OAKLAND -- The Karuk Tribe, Pacific Coast Federation of Fishermen's Associations, Institute for Fisheries Resources and Klamath Riverkeeper filed a motion Wednesday to intervene in a Siskiyou County court case challenging the authority of the California Department of Fish and Game to regulate water diversions for farmland irrigation.

The groups are concerned that the outcome of the lawsuit -- which focuses on the Shasta and Scott rivers in Siskiyou county -- could impact the recovery of depleted salmon populations across the state.

”These two key headwater tributaries of the Klamath River historically hosted healthy salmon runs that have steeply declined in recent years because of increased farm irrigation,” the release said. “Both rivers often run dry in summer months due to excessive water diversions.”

The Siskiyou County Farm Bureau filed its lawsuit on March 25, alleging that water diverters are not legally obligated to inform Fish and Game of their water diversions and that the agency has no authority to regulate these diversions.

”These guys think we're still living in the Old West,” Leaf Hillman, director of Natural Resources for the Karuk Tribe, said in the release. “In today's world, we have laws designed to balance the needs of agriculture with the needs of fishing communities. Like it or not, they have to share the water, air and earth with other people.”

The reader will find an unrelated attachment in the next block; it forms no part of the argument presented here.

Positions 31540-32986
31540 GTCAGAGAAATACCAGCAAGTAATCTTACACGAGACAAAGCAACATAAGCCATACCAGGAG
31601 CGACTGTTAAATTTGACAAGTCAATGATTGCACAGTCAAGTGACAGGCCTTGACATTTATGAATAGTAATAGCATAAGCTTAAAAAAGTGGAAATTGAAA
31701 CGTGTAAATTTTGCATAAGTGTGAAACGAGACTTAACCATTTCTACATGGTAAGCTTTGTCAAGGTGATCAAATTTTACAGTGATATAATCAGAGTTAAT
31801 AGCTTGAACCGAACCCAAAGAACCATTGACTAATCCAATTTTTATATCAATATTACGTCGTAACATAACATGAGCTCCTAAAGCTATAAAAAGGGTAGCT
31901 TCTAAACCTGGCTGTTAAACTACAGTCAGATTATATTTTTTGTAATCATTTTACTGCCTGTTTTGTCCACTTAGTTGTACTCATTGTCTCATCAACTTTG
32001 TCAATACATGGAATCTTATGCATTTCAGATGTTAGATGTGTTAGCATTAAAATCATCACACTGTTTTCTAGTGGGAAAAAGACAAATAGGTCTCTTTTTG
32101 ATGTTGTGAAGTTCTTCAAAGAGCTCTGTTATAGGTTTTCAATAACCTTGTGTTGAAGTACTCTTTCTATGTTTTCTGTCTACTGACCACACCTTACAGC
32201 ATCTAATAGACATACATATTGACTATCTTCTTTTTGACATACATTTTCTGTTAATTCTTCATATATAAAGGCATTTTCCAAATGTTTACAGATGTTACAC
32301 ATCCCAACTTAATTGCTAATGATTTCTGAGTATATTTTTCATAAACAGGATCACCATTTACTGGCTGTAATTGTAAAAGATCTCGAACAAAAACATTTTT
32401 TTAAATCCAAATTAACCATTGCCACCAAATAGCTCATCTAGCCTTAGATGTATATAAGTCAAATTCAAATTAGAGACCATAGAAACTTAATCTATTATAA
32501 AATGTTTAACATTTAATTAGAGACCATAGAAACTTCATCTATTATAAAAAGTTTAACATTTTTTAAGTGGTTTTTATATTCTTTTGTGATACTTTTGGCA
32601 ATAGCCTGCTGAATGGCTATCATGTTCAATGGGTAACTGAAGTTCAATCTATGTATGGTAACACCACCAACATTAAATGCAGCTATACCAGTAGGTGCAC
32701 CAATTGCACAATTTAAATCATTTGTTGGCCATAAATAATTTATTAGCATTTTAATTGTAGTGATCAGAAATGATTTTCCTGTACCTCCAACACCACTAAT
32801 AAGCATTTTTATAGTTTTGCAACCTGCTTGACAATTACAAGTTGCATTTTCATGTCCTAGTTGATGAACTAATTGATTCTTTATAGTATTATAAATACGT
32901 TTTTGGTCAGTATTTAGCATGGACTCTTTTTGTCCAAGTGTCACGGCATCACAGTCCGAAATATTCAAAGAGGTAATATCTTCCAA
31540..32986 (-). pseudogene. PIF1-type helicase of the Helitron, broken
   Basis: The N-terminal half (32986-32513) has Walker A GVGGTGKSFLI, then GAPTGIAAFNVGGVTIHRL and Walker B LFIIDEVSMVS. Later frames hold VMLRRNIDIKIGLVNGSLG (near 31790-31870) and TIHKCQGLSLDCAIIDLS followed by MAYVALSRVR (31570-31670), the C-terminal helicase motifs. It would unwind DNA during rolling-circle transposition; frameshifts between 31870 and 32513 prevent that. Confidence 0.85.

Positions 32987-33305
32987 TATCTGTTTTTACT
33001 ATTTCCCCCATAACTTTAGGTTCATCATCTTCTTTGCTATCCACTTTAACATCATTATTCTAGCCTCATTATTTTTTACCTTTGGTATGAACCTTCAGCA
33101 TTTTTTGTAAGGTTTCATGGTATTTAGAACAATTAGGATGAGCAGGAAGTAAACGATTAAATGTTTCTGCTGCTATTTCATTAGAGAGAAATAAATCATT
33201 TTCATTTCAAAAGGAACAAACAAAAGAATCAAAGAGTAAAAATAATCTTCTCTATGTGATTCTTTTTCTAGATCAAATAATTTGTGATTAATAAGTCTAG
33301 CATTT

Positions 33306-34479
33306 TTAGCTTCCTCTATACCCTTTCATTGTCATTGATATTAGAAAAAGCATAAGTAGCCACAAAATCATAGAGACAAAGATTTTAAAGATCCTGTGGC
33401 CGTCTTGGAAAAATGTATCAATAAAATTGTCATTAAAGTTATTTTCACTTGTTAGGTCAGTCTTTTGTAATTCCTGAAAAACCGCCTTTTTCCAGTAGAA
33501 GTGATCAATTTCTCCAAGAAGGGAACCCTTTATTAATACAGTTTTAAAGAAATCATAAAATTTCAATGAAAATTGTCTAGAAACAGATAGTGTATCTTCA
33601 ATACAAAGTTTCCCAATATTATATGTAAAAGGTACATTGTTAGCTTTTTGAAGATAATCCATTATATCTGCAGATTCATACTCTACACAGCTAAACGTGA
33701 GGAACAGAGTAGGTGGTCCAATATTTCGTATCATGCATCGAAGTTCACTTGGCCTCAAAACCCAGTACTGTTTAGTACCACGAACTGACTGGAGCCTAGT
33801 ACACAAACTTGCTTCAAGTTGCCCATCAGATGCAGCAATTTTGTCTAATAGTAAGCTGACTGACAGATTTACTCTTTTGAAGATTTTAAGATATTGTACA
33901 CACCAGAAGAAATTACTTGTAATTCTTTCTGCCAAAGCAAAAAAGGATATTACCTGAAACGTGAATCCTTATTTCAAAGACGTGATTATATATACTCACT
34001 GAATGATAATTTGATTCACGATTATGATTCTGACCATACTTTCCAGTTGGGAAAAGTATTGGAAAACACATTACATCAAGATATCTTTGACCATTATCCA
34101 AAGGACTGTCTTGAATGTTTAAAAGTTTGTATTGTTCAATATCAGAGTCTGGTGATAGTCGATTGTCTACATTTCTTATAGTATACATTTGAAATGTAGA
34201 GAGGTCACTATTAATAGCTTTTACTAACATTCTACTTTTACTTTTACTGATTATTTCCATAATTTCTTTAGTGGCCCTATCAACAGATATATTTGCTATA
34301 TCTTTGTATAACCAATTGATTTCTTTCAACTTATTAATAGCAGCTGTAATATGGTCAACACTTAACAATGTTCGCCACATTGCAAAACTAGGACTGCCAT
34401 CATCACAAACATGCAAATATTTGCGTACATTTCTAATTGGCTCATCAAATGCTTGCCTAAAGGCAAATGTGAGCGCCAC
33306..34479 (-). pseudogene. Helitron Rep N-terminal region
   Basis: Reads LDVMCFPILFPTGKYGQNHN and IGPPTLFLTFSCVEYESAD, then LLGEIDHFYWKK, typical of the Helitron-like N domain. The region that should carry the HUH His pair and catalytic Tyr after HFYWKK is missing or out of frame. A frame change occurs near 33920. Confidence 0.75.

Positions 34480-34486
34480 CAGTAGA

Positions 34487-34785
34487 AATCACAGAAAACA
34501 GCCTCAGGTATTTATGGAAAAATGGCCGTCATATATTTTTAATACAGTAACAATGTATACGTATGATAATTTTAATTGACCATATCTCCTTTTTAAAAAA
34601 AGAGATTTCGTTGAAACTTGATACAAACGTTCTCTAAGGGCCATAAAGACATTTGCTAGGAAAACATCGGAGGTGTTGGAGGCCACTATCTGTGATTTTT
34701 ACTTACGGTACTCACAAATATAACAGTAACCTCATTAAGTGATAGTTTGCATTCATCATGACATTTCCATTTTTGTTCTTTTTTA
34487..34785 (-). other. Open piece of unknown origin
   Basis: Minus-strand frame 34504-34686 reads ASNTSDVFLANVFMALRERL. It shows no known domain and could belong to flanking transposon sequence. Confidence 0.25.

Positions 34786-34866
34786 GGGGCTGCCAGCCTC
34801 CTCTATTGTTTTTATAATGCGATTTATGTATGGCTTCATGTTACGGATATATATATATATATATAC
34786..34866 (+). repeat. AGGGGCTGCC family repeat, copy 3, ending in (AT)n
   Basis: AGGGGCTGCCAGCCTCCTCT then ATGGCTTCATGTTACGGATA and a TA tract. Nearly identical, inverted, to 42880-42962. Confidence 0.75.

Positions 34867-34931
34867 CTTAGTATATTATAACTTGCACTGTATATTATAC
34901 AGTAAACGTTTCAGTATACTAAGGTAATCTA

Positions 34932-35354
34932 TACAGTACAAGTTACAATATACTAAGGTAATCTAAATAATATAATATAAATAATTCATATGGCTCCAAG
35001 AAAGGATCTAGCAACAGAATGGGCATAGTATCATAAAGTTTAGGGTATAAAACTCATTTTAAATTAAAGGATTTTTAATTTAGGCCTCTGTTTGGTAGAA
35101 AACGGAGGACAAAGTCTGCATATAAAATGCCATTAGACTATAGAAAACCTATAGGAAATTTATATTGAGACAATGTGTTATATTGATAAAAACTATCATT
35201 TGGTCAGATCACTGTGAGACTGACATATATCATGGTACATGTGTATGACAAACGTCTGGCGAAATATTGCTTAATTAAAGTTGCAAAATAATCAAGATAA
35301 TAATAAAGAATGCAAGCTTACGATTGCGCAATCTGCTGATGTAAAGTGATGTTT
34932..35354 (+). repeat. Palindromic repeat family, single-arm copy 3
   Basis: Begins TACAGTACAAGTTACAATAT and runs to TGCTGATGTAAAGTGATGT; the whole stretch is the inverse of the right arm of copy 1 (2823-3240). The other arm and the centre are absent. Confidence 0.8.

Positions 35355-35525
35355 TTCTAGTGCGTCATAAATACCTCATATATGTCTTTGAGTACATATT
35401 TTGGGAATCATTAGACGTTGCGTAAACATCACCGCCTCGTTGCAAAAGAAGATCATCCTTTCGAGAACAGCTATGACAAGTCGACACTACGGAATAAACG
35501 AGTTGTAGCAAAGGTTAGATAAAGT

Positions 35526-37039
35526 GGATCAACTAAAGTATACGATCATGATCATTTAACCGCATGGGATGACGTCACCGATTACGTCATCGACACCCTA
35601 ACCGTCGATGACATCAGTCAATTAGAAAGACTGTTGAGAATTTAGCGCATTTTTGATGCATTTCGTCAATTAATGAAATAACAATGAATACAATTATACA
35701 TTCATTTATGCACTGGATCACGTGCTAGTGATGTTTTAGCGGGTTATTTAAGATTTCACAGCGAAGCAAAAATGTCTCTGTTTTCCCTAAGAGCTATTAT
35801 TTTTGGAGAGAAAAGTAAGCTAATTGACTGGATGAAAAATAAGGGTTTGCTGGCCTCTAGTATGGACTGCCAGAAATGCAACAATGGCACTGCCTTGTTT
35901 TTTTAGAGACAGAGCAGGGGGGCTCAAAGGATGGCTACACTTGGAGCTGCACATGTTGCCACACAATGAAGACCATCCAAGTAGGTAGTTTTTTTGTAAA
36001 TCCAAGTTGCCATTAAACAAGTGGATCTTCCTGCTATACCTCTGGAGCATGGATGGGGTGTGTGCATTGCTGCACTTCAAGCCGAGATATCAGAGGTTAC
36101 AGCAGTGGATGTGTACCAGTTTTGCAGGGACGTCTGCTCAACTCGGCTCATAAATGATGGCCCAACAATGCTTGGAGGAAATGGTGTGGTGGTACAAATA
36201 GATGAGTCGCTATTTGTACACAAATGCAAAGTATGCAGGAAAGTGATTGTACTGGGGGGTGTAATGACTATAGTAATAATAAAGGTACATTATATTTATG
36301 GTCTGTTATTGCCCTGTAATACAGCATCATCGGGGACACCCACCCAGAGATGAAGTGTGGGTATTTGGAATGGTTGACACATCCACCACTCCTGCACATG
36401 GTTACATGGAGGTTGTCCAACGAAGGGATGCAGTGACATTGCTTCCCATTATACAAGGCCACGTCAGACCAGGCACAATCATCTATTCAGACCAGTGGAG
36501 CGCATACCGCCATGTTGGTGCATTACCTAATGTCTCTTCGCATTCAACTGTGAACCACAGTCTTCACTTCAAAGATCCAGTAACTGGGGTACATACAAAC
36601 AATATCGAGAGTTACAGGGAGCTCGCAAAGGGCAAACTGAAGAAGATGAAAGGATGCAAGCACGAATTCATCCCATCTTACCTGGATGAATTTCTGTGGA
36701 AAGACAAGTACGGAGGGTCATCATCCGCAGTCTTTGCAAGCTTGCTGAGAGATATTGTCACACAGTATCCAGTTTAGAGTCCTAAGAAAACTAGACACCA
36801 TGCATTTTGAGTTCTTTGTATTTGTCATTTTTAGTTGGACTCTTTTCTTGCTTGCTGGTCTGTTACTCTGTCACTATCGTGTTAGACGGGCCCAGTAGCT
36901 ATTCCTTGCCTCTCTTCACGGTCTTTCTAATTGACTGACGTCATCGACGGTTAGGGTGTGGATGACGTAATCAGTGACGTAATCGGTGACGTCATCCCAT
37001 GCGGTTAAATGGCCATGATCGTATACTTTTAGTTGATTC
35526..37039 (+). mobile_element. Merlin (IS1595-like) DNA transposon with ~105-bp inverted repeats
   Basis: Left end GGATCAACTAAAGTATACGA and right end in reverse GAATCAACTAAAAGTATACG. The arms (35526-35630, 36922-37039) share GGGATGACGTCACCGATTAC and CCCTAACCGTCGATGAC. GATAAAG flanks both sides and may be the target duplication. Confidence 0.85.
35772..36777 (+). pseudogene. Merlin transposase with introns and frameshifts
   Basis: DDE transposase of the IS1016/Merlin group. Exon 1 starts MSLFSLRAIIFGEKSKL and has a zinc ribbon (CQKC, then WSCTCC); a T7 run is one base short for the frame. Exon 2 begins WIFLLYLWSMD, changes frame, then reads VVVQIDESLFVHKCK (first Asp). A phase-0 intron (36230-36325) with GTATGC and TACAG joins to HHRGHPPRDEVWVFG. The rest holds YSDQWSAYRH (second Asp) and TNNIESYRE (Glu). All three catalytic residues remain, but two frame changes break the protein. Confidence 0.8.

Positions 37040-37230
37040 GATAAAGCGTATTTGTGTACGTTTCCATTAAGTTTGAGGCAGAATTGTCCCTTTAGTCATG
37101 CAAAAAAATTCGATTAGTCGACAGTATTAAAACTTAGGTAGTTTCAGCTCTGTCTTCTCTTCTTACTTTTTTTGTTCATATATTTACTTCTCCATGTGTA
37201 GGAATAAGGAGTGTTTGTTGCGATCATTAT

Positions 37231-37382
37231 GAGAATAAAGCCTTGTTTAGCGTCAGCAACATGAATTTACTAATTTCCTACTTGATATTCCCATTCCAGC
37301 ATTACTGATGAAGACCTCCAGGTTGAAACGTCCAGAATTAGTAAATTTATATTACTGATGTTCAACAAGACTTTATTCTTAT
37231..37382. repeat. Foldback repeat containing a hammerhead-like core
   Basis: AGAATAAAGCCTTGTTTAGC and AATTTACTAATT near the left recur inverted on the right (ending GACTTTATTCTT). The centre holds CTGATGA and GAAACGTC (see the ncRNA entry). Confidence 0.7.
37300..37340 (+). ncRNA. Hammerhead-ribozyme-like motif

According to the groups, the Farm Bureau's key argument is that the word 'divert' in Fish and Game code refers not to water diverted for irrigation, but to the physical diversion of the natural flow to a new water course. The Farm Bureau insists that landowners taking water from the rivers to water their hay fields are not 'diverting' but 'extracting' water and are therefore exempt from the law.

The groups called the interpretation “convoluted.”

Wendy Park, attorney for the public interest law firm Earthjustice, challenged the bureau's interpretation.

”Whatever they call it, this rampant dewatering of California streams is leaving threatened species such as coho salmon no chance of survival,” she said in the release. “Indeed, coho are now at the brink of extinction in the Scott and Shasta rivers because in the past, the state department of Fish and Game did very little to control diversions in these watersheds. Now that the coho are almost gone, Fish and Game needs every tool in its box to give them a shot at recovery.”

Earthjustice is representing the tribal, fishing and environmental groups in the Siskiyou County case.

For a copy of the Farm Bureau complaint and the Karuk et al motion to intervene, go to the website www.earthjustice.org/news